The Etiquette of Race Relations in the South: A Study in Social Control

By Bertram Wilbur Doyle | Go to book overview

CHAPTER XI
THE NEGRO GETS BY

IT HAPPENS, then, that in the welter and chaos of codes, and amid the changes which have been forced upon him by circumstance, the Negro gets along and occasionally "gets by." One of the ways by which he gets along is by maintaining his faith in "the best white people." He cultivates their acquaintance and good will and, as evidence of it, will occasionally invite them to some special event as a gesture of respect. Moreover, he will go even farther than that:

"White people have attended Negro functions. They know that they have always been given, if not 'special' seats, places where they could enjoy the affair, and seats arranged where all the white folks would be together. When they walk in a function that is apt to be attended by mixed races, they always pause to see where the white people are sitting. This the Negroes know as well as the white people. . . . . The white people know that they will get reserved seats; it is our timeworn custom, and as long as we want them we are going to give them, and contribute every courtesy and comfort of entertainment while they are with us. 1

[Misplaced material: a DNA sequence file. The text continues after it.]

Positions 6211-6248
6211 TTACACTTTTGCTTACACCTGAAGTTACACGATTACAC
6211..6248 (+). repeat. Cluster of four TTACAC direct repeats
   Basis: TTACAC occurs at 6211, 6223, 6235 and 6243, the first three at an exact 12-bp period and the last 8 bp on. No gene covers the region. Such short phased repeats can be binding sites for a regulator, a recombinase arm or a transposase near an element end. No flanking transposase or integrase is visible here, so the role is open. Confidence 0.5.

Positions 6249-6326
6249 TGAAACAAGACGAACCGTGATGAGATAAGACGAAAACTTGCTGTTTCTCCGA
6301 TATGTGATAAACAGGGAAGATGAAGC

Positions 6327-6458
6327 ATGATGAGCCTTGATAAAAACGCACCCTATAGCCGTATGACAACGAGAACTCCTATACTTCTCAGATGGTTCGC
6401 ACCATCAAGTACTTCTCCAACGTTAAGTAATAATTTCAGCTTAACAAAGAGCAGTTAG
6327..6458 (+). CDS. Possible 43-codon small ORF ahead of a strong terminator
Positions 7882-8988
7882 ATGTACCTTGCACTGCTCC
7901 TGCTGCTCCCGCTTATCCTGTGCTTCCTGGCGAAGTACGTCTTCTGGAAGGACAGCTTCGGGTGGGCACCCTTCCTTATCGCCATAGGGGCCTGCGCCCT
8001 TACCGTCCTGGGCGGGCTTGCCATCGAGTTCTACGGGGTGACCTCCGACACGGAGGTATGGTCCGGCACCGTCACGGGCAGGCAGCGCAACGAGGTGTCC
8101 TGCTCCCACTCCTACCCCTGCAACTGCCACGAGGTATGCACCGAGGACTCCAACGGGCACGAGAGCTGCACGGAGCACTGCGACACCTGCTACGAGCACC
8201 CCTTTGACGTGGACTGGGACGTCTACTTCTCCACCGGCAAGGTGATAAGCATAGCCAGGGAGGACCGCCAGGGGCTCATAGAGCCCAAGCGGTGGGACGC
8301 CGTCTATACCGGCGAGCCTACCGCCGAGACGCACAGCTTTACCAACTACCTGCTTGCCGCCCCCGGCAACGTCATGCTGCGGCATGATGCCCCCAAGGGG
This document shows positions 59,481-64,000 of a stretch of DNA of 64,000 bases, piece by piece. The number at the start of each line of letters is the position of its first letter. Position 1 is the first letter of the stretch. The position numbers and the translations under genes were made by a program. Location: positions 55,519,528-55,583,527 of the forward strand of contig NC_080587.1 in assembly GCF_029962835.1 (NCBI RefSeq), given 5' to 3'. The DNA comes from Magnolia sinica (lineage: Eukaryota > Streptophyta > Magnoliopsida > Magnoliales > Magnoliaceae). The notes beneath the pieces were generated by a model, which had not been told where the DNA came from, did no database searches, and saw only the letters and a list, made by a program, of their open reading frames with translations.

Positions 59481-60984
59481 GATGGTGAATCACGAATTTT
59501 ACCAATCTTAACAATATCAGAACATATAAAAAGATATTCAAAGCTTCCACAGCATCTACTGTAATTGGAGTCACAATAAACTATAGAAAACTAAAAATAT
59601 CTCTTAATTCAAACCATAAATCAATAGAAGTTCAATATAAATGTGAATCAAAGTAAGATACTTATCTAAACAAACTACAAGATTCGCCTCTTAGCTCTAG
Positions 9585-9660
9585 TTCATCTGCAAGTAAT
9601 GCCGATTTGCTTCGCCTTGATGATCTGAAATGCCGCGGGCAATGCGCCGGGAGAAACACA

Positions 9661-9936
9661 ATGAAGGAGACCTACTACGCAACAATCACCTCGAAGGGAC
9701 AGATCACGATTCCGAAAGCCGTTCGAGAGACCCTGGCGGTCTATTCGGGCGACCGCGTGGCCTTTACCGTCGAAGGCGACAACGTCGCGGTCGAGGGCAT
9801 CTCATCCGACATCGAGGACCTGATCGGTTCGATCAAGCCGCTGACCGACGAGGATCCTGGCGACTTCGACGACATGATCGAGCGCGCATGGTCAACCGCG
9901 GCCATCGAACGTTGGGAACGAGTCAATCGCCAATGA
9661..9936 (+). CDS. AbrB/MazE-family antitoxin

In general, whenever a Negro convention, or conference, or association, or lodge meets in a city, white officials are invited to give addresses of welcome, or to "extend the keys of the city." Negroes know that the extended key will only unlock such places as those to which they normally go; but they also know that the gesture, by showing respect is effective in building up good will. On such occasions Negroes will invariably treat such persons with extreme courtesy but will feel at a disadvantage until the visitors have gone.

"Not that anything will transpire that has not already

-160-

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